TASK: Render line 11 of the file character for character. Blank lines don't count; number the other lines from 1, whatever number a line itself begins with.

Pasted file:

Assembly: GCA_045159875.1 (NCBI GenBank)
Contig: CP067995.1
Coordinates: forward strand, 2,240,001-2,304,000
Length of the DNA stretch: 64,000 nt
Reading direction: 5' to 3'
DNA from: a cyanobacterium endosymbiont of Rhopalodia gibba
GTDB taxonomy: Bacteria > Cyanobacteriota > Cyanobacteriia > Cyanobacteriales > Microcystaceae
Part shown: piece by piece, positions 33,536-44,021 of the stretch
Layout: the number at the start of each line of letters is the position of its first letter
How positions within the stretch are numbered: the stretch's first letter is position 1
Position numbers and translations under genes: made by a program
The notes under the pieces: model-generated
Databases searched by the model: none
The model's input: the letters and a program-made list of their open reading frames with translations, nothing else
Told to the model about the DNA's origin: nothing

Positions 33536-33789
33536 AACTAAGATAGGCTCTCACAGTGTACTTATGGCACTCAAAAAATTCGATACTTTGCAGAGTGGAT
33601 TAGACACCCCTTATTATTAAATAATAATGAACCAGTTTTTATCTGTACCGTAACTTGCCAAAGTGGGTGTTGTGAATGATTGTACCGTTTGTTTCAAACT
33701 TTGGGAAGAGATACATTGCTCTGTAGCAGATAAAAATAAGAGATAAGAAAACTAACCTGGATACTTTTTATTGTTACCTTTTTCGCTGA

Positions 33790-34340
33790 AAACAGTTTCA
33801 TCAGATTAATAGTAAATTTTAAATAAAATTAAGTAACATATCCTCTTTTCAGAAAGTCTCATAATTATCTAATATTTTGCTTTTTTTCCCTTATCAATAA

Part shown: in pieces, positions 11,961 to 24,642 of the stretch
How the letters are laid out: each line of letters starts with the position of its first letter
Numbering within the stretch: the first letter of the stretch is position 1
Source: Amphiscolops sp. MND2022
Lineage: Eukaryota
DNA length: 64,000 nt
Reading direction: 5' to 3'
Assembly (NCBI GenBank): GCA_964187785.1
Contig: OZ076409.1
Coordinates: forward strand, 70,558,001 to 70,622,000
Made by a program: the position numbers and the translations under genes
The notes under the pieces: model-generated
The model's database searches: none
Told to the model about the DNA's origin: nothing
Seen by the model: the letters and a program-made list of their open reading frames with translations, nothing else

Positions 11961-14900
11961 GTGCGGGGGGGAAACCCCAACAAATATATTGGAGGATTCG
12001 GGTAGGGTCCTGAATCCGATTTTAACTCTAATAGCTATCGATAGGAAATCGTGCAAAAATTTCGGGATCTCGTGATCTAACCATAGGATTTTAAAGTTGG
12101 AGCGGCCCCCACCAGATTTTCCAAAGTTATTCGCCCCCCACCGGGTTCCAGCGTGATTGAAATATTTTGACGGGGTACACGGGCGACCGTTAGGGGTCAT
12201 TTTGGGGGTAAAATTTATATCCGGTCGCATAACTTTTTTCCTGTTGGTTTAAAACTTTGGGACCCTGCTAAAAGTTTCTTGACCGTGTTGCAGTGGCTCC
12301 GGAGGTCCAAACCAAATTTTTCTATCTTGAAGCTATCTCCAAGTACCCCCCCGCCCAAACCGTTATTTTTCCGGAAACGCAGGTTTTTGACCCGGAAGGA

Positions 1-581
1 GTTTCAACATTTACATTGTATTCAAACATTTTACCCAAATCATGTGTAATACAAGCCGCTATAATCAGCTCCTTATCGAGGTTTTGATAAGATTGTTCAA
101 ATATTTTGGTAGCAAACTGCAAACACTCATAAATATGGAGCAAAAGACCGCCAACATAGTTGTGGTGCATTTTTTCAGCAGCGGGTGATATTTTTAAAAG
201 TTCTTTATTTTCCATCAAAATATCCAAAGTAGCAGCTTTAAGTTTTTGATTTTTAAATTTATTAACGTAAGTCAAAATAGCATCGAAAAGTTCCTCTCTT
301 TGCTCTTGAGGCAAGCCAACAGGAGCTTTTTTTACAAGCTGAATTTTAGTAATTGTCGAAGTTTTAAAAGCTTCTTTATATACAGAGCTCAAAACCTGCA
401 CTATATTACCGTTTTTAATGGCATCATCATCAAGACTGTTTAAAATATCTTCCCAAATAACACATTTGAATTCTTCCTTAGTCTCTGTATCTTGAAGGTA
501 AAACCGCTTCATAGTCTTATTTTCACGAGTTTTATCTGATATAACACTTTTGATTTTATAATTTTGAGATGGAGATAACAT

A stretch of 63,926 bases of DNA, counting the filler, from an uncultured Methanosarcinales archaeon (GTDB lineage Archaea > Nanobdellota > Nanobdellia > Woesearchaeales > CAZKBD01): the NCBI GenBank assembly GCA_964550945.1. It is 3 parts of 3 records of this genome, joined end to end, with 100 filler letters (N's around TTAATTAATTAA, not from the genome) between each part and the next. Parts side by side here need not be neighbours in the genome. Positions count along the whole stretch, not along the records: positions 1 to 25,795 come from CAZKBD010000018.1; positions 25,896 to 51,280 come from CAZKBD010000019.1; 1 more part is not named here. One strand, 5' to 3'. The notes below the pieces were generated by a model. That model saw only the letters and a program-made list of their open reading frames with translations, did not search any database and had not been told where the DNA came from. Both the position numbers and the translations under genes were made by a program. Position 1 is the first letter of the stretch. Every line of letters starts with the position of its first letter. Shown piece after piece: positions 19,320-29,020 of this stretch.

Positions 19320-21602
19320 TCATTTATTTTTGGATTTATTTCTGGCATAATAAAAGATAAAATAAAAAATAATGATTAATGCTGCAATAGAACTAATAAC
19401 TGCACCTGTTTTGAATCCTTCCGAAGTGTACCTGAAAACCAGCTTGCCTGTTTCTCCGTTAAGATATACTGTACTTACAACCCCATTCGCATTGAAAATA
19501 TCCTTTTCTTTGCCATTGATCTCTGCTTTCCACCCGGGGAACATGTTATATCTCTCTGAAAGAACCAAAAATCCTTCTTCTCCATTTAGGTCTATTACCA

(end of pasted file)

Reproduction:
Position numbers and translations under genes: made by a program